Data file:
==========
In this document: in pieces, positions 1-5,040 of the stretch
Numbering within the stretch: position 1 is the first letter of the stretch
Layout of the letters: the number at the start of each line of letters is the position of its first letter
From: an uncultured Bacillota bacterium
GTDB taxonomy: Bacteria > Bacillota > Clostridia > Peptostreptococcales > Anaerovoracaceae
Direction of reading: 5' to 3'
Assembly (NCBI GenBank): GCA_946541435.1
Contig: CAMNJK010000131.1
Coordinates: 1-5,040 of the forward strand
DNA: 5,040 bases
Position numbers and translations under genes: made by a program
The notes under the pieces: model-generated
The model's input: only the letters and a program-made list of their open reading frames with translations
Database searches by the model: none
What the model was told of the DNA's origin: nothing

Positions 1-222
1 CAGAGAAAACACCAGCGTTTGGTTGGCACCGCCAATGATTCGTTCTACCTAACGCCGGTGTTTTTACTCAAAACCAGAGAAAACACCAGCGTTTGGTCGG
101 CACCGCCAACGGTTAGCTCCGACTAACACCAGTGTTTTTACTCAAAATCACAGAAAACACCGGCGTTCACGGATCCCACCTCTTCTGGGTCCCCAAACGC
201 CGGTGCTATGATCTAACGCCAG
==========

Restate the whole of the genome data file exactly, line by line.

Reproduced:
In this document: in pieces, positions 1-5,040 of the stretch
Numbering within the stretch: position 1 is the first letter of the stretch
Layout of the letters: the number at the start of each line of letters is the position of its first letter
From: an uncultured Bacillota bacterium
GTDB taxonomy: Bacteria > Bacillota > Clostridia > Peptostreptococcales > Anaerovoracaceae
Direction of reading: 5' to 3'
Assembly (NCBI GenBank): GCA_946541435.1
Contig: CAMNJK010000131.1
Coordinates: 1-5,040 of the forward strand
DNA: 5,040 bases
Position numbers and translations under genes: made by a program
The notes under the pieces: model-generated
The model's input: only the letters and a program-made list of their open reading frames with translations
Database searches by the model: none
What the model was told of the DNA's origin: nothing

Positions 1-222
1 CAGAGAAAACACCAGCGTTTGGTTGGCACCGCCAATGATTCGTTCTACCTAACGCCGGTGTTTTTACTCAAAACCAGAGAAAACACCAGCGTTTGGTCGG
101 CACCGCCAACGGTTAGCTCCGACTAACACCAGTGTTTTTACTCAAAATCACAGAAAACACCGGCGTTCACGGATCCCACCTCTTCTGGGTCCCCAAACGC
201 CGGTGCTATGATCTAACGCCAG